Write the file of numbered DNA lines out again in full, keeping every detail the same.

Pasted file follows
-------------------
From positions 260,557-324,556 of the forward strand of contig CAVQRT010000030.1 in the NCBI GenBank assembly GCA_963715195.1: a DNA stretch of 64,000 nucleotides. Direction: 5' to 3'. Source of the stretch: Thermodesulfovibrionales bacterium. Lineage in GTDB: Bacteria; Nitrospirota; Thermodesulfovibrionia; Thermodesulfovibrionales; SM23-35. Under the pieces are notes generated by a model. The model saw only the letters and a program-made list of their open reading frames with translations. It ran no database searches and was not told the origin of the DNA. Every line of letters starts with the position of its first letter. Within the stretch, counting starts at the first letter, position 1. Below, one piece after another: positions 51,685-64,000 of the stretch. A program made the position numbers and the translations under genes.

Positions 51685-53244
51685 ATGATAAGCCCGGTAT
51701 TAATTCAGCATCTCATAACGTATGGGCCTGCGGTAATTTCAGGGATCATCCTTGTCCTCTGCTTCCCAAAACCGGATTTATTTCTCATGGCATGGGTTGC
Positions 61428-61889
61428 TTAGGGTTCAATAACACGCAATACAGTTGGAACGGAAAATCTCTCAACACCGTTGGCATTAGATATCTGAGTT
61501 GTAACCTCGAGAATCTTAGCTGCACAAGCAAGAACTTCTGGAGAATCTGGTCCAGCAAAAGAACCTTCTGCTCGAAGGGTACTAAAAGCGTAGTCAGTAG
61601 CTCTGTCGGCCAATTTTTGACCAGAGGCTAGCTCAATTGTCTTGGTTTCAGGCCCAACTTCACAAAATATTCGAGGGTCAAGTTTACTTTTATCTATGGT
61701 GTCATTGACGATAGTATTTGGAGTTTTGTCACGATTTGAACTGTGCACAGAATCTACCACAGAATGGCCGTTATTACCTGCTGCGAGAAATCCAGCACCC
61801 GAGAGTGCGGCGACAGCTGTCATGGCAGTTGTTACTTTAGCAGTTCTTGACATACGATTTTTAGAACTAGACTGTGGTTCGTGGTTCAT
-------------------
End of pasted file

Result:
From positions 260,557-324,556 of the forward strand of contig CAVQRT010000030.1 in the NCBI GenBank assembly GCA_963715195.1: a DNA stretch of 64,000 nucleotides. Direction: 5' to 3'. Source of the stretch: Thermodesulfovibrionales bacterium. Lineage in GTDB: Bacteria; Nitrospirota; Thermodesulfovibrionia; Thermodesulfovibrionales; SM23-35. Under the pieces are notes generated by a model. The model saw only the letters and a program-made list of their open reading frames with translations. It ran no database searches and was not told the origin of the DNA. Every line of letters starts with the position of its first letter. Within the stretch, counting starts at the first letter, position 1. Below, one piece after another: positions 51,685-64,000 of the stretch. A program made the position numbers and the translations under genes.

Positions 51685-53244
51685 ATGATAAGCCCGGTAT
51701 TAATTCAGCATCTCATAACGTATGGGCCTGCGGTAATTTCAGGGATCATCCTTGTCCTCTGCTTCCCAAAACCGGATTTATTTCTCATGGCATGGGTTGC
Positions 61428-61889
61428 TTAGGGTTCAATAACACGCAATACAGTTGGAACGGAAAATCTCTCAACACCGTTGGCATTAGATATCTGAGTT
61501 GTAACCTCGAGAATCTTAGCTGCACAAGCAAGAACTTCTGGAGAATCTGGTCCAGCAAAAGAACCTTCTGCTCGAAGGGTACTAAAAGCGTAGTCAGTAG
61601 CTCTGTCGGCCAATTTTTGACCAGAGGCTAGCTCAATTGTCTTGGTTTCAGGCCCAACTTCACAAAATATTCGAGGGTCAAGTTTACTTTTATCTATGGT
61701 GTCATTGACGATAGTATTTGGAGTTTTGTCACGATTTGAACTGTGCACAGAATCTACCACAGAATGGCCGTTATTACCTGCTGCGAGAAATCCAGCACCC
61801 GAGAGTGCGGCGACAGCTGTCATGGCAGTTGTTACTTTAGCAGTTCTTGACATACGATTTTTAGAACTAGACTGTGGTTCGTGGTTCAT